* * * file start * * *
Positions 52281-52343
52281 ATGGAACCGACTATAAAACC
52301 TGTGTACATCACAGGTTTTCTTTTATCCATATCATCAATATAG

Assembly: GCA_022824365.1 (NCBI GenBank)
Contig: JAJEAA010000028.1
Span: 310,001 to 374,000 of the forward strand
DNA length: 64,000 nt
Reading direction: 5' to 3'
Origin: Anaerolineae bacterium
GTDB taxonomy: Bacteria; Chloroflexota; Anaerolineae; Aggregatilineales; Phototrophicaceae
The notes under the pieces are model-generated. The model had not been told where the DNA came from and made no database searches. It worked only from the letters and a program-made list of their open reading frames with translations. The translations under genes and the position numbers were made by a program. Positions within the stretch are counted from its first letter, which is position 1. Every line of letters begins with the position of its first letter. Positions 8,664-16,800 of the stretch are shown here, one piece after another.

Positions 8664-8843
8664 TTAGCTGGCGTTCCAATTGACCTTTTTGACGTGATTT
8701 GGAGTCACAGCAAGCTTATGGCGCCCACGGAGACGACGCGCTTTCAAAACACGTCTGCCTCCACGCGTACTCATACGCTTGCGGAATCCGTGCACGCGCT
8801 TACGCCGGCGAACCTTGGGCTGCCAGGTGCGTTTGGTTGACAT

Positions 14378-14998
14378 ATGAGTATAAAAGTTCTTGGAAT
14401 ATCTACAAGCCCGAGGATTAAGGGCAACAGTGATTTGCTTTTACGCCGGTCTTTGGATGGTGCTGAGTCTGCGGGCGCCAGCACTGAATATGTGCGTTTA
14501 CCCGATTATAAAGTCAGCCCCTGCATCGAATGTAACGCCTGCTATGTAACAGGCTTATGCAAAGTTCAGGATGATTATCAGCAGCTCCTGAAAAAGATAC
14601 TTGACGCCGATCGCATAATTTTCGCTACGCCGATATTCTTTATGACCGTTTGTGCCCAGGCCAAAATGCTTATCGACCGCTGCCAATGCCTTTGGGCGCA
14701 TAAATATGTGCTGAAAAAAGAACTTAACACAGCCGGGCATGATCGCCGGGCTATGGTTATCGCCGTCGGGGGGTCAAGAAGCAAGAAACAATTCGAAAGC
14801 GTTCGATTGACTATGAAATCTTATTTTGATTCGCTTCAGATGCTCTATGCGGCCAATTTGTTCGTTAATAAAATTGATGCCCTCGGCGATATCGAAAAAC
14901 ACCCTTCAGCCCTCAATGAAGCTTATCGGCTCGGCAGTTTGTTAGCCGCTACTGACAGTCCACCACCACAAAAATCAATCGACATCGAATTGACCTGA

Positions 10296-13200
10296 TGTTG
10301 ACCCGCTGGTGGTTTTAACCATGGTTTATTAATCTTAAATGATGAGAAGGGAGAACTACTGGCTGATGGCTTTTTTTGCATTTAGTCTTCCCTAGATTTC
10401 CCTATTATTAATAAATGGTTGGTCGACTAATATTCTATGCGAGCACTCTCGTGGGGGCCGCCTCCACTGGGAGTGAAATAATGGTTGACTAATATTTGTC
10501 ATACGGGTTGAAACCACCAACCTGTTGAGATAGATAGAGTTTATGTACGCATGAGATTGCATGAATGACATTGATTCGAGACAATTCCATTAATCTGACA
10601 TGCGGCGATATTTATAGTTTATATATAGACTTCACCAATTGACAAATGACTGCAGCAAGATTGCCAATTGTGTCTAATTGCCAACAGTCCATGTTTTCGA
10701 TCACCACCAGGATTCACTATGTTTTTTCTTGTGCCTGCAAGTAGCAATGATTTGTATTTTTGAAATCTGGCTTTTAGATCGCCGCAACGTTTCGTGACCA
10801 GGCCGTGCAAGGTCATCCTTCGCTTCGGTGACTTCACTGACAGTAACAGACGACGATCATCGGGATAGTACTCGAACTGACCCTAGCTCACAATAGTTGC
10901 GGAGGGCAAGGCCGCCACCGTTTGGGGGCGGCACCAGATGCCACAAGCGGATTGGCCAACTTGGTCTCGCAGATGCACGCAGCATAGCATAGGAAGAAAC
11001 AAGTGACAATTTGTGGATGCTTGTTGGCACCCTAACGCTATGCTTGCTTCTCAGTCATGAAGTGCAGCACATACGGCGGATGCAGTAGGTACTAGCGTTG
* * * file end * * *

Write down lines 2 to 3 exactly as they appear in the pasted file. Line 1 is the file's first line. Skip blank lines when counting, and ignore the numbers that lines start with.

52281 ATGGAACCGACTATAAAACC
52301 TGTGTACATCACAGGTTTTCTTTTATCCATATCATCAATATAG